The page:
In an effort to simplify things, I’ve include all the leveled readers that we read on this page. These include Step Into Reading, I Can Read, Penguin Young Readers, and Ready to Read. Unless otherwise noted, all are Christian Friendly and okay for sensitive readers.
If Christian Book Distributors (CBD) sells the books, I’ve included links in the book title. If you decide to purchase the books, please use the links as they help me earn a little extra money.
I Can Read! (Harper Trophy)
Level 3 (Complex plots for confident readers, grades 2-4)
Chang’s Paper Pony by Eleanor Coerr, Illustrated by Kogan Ray (1988) ~ Chang is a Chinese immigrant’s son growing up in California during the Gold Rush. He longs for a pony of his own, but Chang and Grandpa Li are very poor, even though they work very hard. Lainey and I both really enjoyed this book. It’s a great, simple introduction into Chinese culture and the inequality experienced by Chinese immigrants during the Gold Rush. I highly recommend this one.
The Drinking Gourd by F.N. Monjo, Illustrated by Fred Brenner (1970) ~ Tommy’s boredom during church service one day leads him into mischief. After disrupting the entire service, he is sent home – and discovers a family of escaped slaves in his father’s barn. Tommy soon learns of the secret and scary world of the Underground Railroad. While not my favorite, I appreciated the history and story line. Lainey thought this book was “just okay.”
Greg’s Microscope by Millicent E. Selsam, Illustrated by Arnold Lobel (1963) ~ This is basically an introduction to microscopes. The illustrations are excellent and show how Greg uses his microscope and what he sees when he looks at different household items. It’s been quite a few years since we read this one, and at the time we didn’t have a microscope. Lainey and Grace LOVED the book, and it sparked an interest in science that’s still going strong. I highly recommend this book, especially if you don’t have access to a microscope.
The Josefina Story Quilt by Eleanor Coerr, Illustrated by Bruce Degen (1986) ~ In 1850 Josefina and her family move west by wagon train. Josefina wants to take her beloved pet hen. The journey is hard and not always happy, but they all make it to California safe and sound. All that is, except Josefina’s hen. Lainey cried at the end of this one; she liked the story up until the end. The theme of the story quilt was beautifully woven throughout the story, but I think it was lost for Lainey after the chicken died. She said she would not want to read the book again.
Wagon Wheels by Barbara Brenner, Illustrated by Don Bolognese (1978) ~ Based on the true story of an African American family’s move west in 1878. Lainey teared up in the middle of the story when the father had to leave his boys alone for the winter while he went to find a better place to live. She told me the book was “okay, but I didn’t care for it.” Despite her thoughts, I highly recommend this book not only because it makes for a great discussion on African American history, but it also describes how harsh life was on the frontier. Grace was older when she read it, and said she really enjoyed it.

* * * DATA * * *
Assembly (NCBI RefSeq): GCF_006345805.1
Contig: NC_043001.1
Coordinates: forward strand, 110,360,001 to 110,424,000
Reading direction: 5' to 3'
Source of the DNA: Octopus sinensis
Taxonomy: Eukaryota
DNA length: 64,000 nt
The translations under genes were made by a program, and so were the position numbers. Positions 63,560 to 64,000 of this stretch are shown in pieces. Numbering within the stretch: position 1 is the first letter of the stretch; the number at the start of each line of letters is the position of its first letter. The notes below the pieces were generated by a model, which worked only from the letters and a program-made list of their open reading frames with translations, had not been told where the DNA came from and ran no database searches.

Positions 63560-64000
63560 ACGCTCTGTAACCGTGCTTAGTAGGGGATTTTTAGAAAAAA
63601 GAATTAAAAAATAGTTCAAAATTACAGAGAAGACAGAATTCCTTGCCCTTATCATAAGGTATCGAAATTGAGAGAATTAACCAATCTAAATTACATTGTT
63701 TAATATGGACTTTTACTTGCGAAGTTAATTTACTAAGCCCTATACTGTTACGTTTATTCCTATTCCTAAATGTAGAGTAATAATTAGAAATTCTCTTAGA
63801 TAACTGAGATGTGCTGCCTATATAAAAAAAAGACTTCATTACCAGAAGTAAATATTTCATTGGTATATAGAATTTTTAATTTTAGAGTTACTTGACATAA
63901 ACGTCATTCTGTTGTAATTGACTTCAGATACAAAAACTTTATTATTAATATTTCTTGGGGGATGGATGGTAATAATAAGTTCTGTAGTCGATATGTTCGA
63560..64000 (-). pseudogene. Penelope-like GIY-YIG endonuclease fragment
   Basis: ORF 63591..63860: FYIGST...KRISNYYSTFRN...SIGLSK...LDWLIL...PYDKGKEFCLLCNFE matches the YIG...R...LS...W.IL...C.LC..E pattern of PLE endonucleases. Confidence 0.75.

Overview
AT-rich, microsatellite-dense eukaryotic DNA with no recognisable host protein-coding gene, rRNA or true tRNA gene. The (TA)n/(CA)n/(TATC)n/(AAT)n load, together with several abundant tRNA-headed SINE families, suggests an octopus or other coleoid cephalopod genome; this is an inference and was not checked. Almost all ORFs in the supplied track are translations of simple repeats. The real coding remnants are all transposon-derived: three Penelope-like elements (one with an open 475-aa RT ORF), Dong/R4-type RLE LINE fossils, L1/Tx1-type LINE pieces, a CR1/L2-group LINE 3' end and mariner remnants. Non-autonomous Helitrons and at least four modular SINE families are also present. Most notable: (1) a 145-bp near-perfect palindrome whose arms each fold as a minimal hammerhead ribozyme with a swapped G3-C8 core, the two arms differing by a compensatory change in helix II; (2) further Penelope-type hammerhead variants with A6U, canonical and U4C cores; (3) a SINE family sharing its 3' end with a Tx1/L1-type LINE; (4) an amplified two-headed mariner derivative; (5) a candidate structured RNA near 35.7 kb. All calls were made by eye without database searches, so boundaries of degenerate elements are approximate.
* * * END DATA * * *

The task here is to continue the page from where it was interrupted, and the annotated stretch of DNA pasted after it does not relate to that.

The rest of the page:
Step Into Reading (Random House)
Level 3 (Reading on your own, grades 1-3)
Lewis and Clark by Shirley Raye Redmond, Illustrated by John Manders (2003) ~ A very simple introduction of Lewis and Clark, their journey west, and their discovery of prairie dogs and other new plants and animals. Many animals and items were sent back East to the president. Lainey enjoyed this one and laughed out loud a few times. She told me the illustrations were silly and made her laugh.
Pompeii…Buried Alive! by Edith Kunhardt, Illustrated by Michael Eagle (1987) ~ The story of Pompeii and how it was buried when Mount Vesuvius erupted. It includes a brief overview and diagram of an erupting volcano, then goes on to describe what the towns people were likely doing when the eruption occurred and how the town was discovered. Sensitive readers beware – it is a sad truth that many of the residents died, and there are illustrations of people cowering on the ground while ash and smoke cover them. There are also illustrations of skeletons and plaster casts that scientists were able to create using the cavities formed in the ash by decomposed bodies. Lainey, my sensitive one, actually found it interesting and studied the pictures intently. In my opinion it’s a great book as a reader or a read aloud for an age appropriate overview of Pompeii.
Penguin Young Readers (Penguin Group)
Level 4 (Fluent Reader, Level N)
Sacajawea: Her True Story by Joyce Milton, Illustrated by Shelly Hehenberger (2001) ~ A simple story on the life of Sacajawea. It gives a good glimpse of life with the Shoshone as well as the western most part of Lewis and Clark’s expedition. Lainey liked this one, especially the pictures.
Ready To Read (Simon and Schuster)
Level 1 (Easy sight words and words to sound out, simple plot and dialogue)
Mount Rushmore by Marion Dane Bauer, Illustrated by John Wallace (2007) ~ A brief overview on the making of Mount Rushmore. It includes some facts both in the reading and in the back on the size, cost, etc of the project. Both Lainey and Grace read it a couple of years ago when we made a trip to the Black Hills. They really enjoyed the book.